FORT LEWIS, Wash. -- National Guard Sergeant Rick Harvey, who injured his spine in Iraq, has doctor's appointments twice a week, but otherwise has nothing to do while he recovers at a military base some 300 miles away from his family in Oregon.
''I just want to go home. I want to be demobilized," Harvey, 46, of Milton-Freewater, Ore. He has been living in the barracks at the base for the past nine months.
Harvey is one of nearly 5,000 sick or wounded National Guard and Army Reserve soldiers around the country receiving medical care at Army bases far from their homes and families.
Regular Army soldiers usually recuperate at their home bases. But as the Army prepared for war -- plans in which Reserve and Guard troops figured prominently -- it never worked up a policy to allow the part-time soldiers to convalesce near their homes.
''The system is evolving," said Jaime Cavazos, spokesman for the Army Medical Command in San Antonio.
Guard and Reserve soldiers on medical hold can choose to resign active duty status to return home while recovering, but they lose their military pay if they do. Leaving base also can delay their consideration for permanent disability status.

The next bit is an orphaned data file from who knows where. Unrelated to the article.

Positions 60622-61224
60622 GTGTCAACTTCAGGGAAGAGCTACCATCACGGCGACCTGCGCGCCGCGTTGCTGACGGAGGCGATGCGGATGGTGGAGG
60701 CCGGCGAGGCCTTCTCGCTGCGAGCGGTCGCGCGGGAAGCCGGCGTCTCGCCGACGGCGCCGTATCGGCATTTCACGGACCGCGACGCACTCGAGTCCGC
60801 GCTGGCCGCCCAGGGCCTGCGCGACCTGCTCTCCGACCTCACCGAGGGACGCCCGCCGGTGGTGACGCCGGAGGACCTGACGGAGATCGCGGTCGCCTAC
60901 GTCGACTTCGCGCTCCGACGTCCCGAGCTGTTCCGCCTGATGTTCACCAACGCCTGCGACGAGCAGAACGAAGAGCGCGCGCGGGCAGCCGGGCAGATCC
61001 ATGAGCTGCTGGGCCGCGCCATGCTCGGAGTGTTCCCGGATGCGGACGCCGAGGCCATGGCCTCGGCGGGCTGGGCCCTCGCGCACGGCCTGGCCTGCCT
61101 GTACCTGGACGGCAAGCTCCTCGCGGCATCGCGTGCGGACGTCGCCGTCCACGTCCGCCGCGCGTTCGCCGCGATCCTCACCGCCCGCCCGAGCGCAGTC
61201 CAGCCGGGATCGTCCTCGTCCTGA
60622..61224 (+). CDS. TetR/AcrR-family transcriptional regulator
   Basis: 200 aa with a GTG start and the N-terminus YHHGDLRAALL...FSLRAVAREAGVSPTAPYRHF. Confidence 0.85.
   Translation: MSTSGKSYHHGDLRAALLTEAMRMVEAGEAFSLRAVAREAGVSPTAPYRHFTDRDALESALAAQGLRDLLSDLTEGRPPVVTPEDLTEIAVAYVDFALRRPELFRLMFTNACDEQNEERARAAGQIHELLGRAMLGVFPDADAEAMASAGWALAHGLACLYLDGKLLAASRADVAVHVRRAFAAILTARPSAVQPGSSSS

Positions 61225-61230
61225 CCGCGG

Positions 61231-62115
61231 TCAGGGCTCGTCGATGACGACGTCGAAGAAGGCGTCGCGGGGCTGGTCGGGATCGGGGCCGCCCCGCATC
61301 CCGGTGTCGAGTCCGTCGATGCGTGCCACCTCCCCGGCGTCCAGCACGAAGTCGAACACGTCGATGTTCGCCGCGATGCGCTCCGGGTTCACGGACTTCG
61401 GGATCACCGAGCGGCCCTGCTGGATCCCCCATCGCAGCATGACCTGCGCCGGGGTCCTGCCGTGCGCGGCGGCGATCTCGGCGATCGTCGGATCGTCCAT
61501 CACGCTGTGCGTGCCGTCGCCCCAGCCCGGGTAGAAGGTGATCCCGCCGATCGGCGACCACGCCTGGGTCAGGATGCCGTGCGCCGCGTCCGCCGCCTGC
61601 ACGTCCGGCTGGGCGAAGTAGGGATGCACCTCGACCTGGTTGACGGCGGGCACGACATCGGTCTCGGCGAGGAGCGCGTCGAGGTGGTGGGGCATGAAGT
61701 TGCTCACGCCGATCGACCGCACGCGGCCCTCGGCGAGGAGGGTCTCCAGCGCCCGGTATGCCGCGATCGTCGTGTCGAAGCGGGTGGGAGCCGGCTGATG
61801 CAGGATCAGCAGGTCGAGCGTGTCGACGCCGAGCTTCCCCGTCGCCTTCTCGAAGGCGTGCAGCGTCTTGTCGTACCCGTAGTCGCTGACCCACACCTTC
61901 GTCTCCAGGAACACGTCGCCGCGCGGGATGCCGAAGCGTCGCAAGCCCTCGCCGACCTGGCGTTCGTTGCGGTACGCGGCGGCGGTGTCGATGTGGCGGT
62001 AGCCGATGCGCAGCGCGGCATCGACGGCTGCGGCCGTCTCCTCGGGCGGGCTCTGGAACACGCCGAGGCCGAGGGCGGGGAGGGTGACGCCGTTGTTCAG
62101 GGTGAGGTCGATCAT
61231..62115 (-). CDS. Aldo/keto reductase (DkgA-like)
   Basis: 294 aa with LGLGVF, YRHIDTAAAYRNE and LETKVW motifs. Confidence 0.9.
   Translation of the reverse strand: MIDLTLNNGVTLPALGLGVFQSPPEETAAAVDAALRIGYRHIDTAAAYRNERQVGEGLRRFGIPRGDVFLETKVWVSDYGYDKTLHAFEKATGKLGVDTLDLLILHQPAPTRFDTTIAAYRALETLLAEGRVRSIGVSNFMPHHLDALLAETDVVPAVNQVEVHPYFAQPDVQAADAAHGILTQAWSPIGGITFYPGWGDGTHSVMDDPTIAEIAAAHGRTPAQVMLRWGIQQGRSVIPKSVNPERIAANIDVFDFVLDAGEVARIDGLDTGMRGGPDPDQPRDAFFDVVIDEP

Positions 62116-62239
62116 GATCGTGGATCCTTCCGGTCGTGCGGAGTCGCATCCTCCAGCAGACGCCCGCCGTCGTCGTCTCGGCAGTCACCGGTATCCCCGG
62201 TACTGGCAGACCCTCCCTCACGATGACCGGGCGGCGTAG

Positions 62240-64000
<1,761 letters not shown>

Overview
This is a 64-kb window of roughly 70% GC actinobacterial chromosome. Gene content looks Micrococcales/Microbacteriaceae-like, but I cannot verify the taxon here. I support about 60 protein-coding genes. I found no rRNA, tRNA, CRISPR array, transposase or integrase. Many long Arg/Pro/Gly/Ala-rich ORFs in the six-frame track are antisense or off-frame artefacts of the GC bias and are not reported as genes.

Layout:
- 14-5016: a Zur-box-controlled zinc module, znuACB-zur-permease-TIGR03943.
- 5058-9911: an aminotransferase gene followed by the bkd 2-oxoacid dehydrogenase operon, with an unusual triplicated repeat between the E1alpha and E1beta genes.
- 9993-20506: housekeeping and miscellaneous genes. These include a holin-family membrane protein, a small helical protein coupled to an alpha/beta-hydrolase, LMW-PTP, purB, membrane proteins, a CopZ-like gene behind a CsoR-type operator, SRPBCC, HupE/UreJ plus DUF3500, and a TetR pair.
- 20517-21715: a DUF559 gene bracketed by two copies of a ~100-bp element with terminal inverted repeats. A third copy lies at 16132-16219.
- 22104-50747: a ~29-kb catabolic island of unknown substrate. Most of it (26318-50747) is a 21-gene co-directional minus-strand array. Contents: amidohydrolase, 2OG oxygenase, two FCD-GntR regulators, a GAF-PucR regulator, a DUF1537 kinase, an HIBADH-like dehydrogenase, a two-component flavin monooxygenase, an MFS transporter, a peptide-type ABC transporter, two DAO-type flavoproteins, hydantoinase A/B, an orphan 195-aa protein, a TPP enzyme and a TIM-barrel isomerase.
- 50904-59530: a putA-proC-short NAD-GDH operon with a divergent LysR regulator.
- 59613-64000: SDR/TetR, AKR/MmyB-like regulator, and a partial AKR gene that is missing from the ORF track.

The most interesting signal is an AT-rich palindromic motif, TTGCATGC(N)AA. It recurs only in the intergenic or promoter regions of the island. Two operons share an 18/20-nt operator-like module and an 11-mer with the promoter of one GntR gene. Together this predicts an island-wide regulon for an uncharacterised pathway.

Sergeant Garth Leighton of Bend, Ore., is recovering at Fort Lewis from a broken back. In a recent meeting with his commanding general, Leighton complained that he cannot return home because his family relies on his military pay.
''I want out of here; I can hardly stand it," he said. ''When I did this thing, I put myself at risk . . . I did not sign up to put my family at risk."
Concerns on the part of Oregon Guardsmen prompted Governor Ted Kulongoski and Representative Darlene Hooley, Democrat of Oregon, to ask the Pentagon to explain its policy.
Army Medical Command spokesman Cavazos said Army doctors prefer to retain soldiers on base to ensure the best treatment possible, but said Army policies for wounded Guard members are in flux.
Fort Lewis spokesman Jeff Young said options are improving for wounded Guard soldiers recovering at the base. He said some soldiers are released when they can be treated safely at local hospitals and when the demands of duty allow.
In recent months, the National Guard has begun sending troops back to their home states for treatment. Under the Community Based Health Care Initiative, soldiers are provided with a job suited to their injuries at a National Guard armory and offered treatment at a Veterans Affairs clinic or with private doctors.
In the meantime, Harvey -- whose back was injured when he fell from a fuel truck -- said that he is so frustrated he loses his temper. ''They gear and train to go to war, but they don't have any clue what will happen when we come back," he said.